Halfway through tonight’s “losers” GOP presidential debate—that is, the 5 p.m. ET pre-show for those who didn’t make the top cut—America’s favorite political numbers guy, Nate Silver, tweeted:
Fiorina’s biggest problem in this unprecedented and sprawling Republican field is simple: name recognition. The former Hewlett-Packard CEO stands out as the only woman on a combined stage of 16 men. She’s smart, articulate, and routinely demonstrates a depth of knowledge on global economic and national security issues. For many Republican women, she is the anti-Sarah Palin, the anti-Michelle Bachmann—a reminder that “center-right thoughtful” versus “right-wing flippant” reflects much of today's party faithful.
Fiorina is a dogged campaigner. She nabs every TV slot that passes by, and hasn’t taken a break from the campaign trail—including fundraising—since she jumped into the ring on May 4. And yet, she can’t crack the 3%-of-GOP-voters mark (though, at one point, she came close to qualifying for the magic top ten who are debating in tonight’s primetime forum.)
But the Google Trends cited by FiveThirtyEight’s Silver suggested an audience interested in learning more about this woman wearing rose pink in the midst of a lineup of ties and blue suits. She managed to some catch attention, too, from the elite media during the evening's forum. Fox News analyst and USA Today columnist Kirsten Powers, a former Democratic operative, declared Fiorina the "half-time winner." And CNBC’s chief Washington correspondent John Harwood called her the freshest voice on stage.
Based on Twitter traffic, Fox News named Fiorina the winner of the B-team debate. As the main event opened three hours later, moderator Megyn Kelly mused that the men on the stage should "be happy" that they didn't have to face Fiorina's firepower.
Fiorina’s first debate performance was a recap of much of what she’s been road-testing on the campaign trail and elsewhere. (Catch my interview with her, at the Center for Strategic and International Studies, delving into her personal history as well as her views on foreign affairs—part of our CSIS-Fortune Smart Women Smart Power Series: http://csis.org/event/conversation-carly-fiorina.)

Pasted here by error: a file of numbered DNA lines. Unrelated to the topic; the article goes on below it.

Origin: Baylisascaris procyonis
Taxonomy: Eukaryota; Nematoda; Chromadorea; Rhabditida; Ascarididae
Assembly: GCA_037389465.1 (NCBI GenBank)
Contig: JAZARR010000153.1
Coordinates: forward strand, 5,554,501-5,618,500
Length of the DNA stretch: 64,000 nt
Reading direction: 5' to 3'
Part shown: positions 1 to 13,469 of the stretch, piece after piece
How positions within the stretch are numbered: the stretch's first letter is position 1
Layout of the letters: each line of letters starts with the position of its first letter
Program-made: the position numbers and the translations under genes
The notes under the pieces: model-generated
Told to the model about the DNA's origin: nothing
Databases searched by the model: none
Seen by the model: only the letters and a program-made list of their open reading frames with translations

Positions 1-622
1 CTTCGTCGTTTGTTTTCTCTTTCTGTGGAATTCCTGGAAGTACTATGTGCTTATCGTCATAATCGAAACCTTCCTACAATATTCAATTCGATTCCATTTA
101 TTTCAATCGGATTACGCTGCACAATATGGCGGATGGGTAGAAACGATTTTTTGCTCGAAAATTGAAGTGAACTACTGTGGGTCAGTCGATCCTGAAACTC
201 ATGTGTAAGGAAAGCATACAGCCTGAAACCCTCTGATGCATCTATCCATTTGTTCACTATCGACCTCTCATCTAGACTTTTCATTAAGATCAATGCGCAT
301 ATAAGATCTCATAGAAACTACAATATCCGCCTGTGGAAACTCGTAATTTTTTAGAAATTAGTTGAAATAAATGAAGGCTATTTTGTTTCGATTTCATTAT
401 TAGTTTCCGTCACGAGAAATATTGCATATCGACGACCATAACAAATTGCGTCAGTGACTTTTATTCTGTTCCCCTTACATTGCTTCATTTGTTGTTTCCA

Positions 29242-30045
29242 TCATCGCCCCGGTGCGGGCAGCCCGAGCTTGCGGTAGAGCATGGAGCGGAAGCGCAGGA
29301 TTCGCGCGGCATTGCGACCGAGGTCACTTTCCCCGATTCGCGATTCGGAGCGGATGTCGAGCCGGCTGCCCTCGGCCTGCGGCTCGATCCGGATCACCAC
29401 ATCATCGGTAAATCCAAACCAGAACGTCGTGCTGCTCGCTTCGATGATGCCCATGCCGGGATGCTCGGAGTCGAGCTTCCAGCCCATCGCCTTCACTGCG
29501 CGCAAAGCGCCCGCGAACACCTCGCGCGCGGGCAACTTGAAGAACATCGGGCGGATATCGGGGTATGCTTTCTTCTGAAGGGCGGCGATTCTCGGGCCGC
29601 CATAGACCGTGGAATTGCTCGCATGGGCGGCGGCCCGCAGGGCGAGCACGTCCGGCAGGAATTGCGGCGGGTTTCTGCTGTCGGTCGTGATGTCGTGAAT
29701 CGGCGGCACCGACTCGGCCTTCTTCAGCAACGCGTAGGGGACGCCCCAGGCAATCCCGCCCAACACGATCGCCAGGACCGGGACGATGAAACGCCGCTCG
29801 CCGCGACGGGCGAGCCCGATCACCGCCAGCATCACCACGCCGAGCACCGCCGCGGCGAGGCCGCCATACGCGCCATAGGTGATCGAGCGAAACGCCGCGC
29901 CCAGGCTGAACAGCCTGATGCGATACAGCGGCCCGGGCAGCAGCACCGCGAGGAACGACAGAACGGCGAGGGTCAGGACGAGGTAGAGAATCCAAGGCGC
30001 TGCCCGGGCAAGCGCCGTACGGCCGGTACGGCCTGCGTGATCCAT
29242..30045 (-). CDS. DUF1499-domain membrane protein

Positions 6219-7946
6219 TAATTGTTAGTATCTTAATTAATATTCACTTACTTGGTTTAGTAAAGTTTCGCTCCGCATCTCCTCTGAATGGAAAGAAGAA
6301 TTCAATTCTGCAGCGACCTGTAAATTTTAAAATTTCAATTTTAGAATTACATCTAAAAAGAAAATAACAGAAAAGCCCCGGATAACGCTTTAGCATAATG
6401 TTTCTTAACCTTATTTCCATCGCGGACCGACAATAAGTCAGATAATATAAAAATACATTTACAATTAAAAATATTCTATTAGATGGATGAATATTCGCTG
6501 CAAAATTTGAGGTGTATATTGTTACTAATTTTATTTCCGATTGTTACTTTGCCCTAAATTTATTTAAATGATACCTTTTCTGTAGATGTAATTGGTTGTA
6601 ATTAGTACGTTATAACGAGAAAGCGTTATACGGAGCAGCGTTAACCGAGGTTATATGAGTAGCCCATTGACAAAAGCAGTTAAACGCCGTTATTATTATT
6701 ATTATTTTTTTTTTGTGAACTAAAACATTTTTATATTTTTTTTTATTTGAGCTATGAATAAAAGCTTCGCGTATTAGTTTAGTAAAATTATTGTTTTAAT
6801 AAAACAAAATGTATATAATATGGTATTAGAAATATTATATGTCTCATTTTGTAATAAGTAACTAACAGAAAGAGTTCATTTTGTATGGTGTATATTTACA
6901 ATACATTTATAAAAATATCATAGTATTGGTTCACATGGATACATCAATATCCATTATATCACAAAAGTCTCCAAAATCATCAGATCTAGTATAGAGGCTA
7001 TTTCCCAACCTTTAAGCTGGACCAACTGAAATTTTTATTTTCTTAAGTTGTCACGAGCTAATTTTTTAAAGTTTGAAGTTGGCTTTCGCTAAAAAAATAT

To gain traction in the primary race, Fiorina has been deploying three overarching themes—aside from repeatedly declaring her “conservative” credentials to the right-leaning GOP primary voters.
First, she avidly shows off her global cred. When asked about the Iran nuclear deal, Fiorina says that the moment she takes office she would make two phone calls. The first would be to her “good friend Bibi"—Israeli Prime Minister Benjamin Netanyahu—to assure Israel that the U.S. stands with its longtime ally. Then she would make a less friendly call to the Supreme Leader of Iran. (Fiorina also frequently invokes her past interactions with Russian President Vladimir Putin.)
Second, Fiorina deploys her high-tech credentials, typically to send out alerts on cyber threats from China and Russia. “They are using tech to attack us,” she declared at tonight’s debate. But she also called on companies such as Apple and Google to cooperate more with federal investigators on cyber and terror threats facing the nation.
Her third weapon—the most noted so far—is her willingness to go for Hillary Clinton’s jugular. As a female candidate, Fiorina is betting that she can go much farther than any male candidate in attacking the frontrunner to become America’s first woman president.
Last night, when asked to give a four-word description of Clinton, Fiorina stuck the dagger in: “Not trustworthy, no accomplishment.”
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